Book Review: Joseph Anton
by Salman Rushdie
Random House, 2012
As Salman Rushdie often points out in his stunning new book Joseph Anton: A Memoir, the exile he experienced on 14 February 1989 had the peculiar feature of being nationless. On that date, Iran’s Ayatollah Khomeini sentenced Rushdie to death for writing his novel The Satanic Verses and called upon all the world’s faith-abiding Muslims to carry out the sentence as soon as they could. Rushdie was living in London at the time in a marriage that had already begun coming apart (he several times quietly rejects the version of this narrative that would have his tragedy impinge on pure bliss – that’s a skilled novelist’s insight, and it’s crucial), and suddenly the policeman’s tread on the street outside his wife’s small extra apartment weren’t random – it was there because of him. “He realized,” Rusdie writes, telling the story in third-person, “in that footstep-haunted silence, that he no longer understood his life, or what it might become, and he thought for the second time that day that there might be not very much more life to understand.”
The Iranian death-edict didn’t send him fleeing from Iran – in this case, there was no fleeing to or from: his potential executioners were all around him. The clerical fanatics who ruled the Iranian state had foundThe Satanic Versesdisrespectful to Islam, and Rushdie characterizes their reaction as self-serving:
After that the dead cried out against the imam and his revolution became unpopular. He needed a way to rally the faithful and he found it in the form of a book and its author. The book was the devil’s work and the author was the devil and that gave him the enemy he needed. This author in this basement flat in Islington huddling with the wife from whom he was half estranged. This was the necessary devil of the dying imam.
This characterization is in itself a bit self-serving (at no point in Joseph Anton is the possibility ever seriously entertained that the imams actually found the book offensive in and of itself, absent exterior political motivation), but this is to be expected in an autobiography told in the third person by a novelist – inevitably, character-building, stagecraft, begin to seep in. Rushdie doesn’t lie; this book makes every effort to be scrupulously, even brutally, honest. But the tools of a lifetime can’t be easily set aside, and when Rushdie quickly expands his story from the brief ten-year life of “Joseph Anton” (the pseudonym he took while under his death-sentence) to fifty years in the life of the man who would become Joseph Anton, memoir starts to take on the smooth surface and rounded edges of fiction:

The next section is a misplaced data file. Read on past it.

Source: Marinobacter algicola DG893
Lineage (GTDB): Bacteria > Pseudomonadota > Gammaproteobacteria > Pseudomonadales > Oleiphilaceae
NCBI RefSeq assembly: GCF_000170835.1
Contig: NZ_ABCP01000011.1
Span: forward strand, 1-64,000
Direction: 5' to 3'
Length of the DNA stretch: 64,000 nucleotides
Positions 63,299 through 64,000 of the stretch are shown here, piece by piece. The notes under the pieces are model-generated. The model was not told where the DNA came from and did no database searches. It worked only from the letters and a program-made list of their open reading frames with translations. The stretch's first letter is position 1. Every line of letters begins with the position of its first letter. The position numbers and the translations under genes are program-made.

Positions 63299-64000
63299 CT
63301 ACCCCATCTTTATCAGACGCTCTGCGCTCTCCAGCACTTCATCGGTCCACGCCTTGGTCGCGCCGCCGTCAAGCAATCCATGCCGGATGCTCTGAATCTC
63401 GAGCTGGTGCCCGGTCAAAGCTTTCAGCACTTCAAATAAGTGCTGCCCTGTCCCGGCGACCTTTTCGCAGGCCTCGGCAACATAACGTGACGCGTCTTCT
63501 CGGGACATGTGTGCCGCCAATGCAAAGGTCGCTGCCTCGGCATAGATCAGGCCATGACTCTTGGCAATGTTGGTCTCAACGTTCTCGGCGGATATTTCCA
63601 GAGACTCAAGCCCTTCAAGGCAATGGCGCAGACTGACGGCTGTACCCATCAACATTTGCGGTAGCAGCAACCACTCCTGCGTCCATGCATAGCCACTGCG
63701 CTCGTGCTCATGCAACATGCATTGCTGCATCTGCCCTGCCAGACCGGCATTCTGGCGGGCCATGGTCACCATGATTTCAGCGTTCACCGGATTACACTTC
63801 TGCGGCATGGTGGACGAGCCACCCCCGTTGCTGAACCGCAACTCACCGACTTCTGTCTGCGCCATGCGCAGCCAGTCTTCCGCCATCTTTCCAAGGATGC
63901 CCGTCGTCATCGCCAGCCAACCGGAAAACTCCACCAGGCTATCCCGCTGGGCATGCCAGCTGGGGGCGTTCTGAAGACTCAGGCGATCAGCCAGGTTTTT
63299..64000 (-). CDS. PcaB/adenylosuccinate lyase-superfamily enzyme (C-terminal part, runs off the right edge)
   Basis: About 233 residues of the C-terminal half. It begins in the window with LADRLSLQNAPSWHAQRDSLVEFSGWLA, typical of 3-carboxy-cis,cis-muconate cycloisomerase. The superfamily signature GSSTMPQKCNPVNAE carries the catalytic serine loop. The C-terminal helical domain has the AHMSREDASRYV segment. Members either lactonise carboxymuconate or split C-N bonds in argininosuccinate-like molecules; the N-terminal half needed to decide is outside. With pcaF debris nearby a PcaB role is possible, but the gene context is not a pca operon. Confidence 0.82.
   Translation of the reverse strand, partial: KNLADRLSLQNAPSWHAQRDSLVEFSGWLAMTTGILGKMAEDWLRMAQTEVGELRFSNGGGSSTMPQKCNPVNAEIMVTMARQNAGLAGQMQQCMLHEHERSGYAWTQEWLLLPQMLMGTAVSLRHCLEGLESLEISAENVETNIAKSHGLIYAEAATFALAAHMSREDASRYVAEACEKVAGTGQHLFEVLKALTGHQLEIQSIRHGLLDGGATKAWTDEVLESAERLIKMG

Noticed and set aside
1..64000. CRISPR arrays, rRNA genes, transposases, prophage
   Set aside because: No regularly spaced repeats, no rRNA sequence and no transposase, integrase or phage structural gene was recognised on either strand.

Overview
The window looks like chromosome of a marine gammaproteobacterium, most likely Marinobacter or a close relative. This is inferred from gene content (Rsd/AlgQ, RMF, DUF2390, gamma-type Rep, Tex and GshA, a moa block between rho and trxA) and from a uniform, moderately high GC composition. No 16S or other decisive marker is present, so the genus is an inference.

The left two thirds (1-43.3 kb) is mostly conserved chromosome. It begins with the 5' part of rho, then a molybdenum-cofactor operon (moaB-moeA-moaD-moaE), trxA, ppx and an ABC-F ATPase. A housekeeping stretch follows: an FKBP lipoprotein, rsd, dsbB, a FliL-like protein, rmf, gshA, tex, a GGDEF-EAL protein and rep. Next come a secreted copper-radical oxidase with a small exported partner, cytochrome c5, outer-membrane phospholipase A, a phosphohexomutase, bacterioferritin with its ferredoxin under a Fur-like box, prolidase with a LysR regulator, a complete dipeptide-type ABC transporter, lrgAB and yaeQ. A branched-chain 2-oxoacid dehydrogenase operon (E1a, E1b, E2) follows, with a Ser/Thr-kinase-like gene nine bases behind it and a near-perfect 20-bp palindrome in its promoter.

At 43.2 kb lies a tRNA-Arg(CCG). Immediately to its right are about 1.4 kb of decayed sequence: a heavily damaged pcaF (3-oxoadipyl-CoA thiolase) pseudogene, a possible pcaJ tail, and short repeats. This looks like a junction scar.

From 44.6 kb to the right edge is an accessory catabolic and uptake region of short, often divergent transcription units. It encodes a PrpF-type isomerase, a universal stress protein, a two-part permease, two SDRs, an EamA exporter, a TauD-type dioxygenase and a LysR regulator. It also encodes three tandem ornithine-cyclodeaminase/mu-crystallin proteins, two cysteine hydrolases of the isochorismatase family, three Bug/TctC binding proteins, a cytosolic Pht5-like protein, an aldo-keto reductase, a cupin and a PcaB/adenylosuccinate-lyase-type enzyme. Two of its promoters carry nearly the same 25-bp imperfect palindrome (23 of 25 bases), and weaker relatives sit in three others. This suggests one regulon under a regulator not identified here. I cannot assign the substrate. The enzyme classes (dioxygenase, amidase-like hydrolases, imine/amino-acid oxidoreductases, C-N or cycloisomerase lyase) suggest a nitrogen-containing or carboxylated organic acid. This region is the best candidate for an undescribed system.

Why did that boy decide to leave it all behind and travel halfway across the world into the unknown, far from everyone who loved him and everything he knew? Was it the fault, perhaps, of literature (for he was certainly a bookworm)? In which case the guilty parties might have been his beloved Jeeves and Bertie, or possibly the Earl of Emsworth and his mighty sow, the Empress of Blandings. Or might it have been the dubious attractions of the world of Agatha Christie that persuaded him, even if Christie’s Miss Marple made her home in the most murderous village in England, the lethal St Mary Mead?
(Almost needless to point out, this is a book-sodden memoir, joyously so)
At one point Rushdie recalls the very good advice he got from his great university teacher Arthur Hibbert: “You must never write history until you can hear the people speak.” He realizes early on that something similar applies to writing fiction as well, but a memoir written by a novelist in the third person about a pseudonym can’t help but muddy those waters. Salman Rushdie has developed into one of our greatest living novelists (the tangled, byzantine power of his prose is on full display in this book, despite his penchant for lazy rubrics like “The lessons one learns at school are not always the ones the school thinks it’s teaching”), and his ersatz alter ego Joseph Anton, cobbled together from Conrad and Chekhov, is equally literary in his own way. Between them, the other ‘characters’ in this horrifying modern-day morality play don’t have much chance to peep their lines and then sneak off stage. More so than any other book he’s written, this is very much the Salman Show.
It’s a spectacular performance. In gorgeous, imperially self-conscious prose, he unfolds the story not just of his strange exile but of his boyhood and youth, his time at university, his experiences with the psychedelic ’60s and ’70s, his rise to literary fame and the people he met along the way (the pen-portraits of the New York publishing scene are especially sharp – they’ve been notoriously unwanted in certain circles). The Iranian death-sentence hovers over everything, however, and the crisis it brings about in the man who was Joseph Anton – the stumbling but eventually bedrock certainty that being caught unsought in a battle between good and evil isn’t something a good man can shirk – is riveting. Despite its occasional twinge of narcissism (and its sometimes queasy air of score-settling), Joseph Anton is the most remarkable book Salman Rushdie has ever written – and one of the most powerful.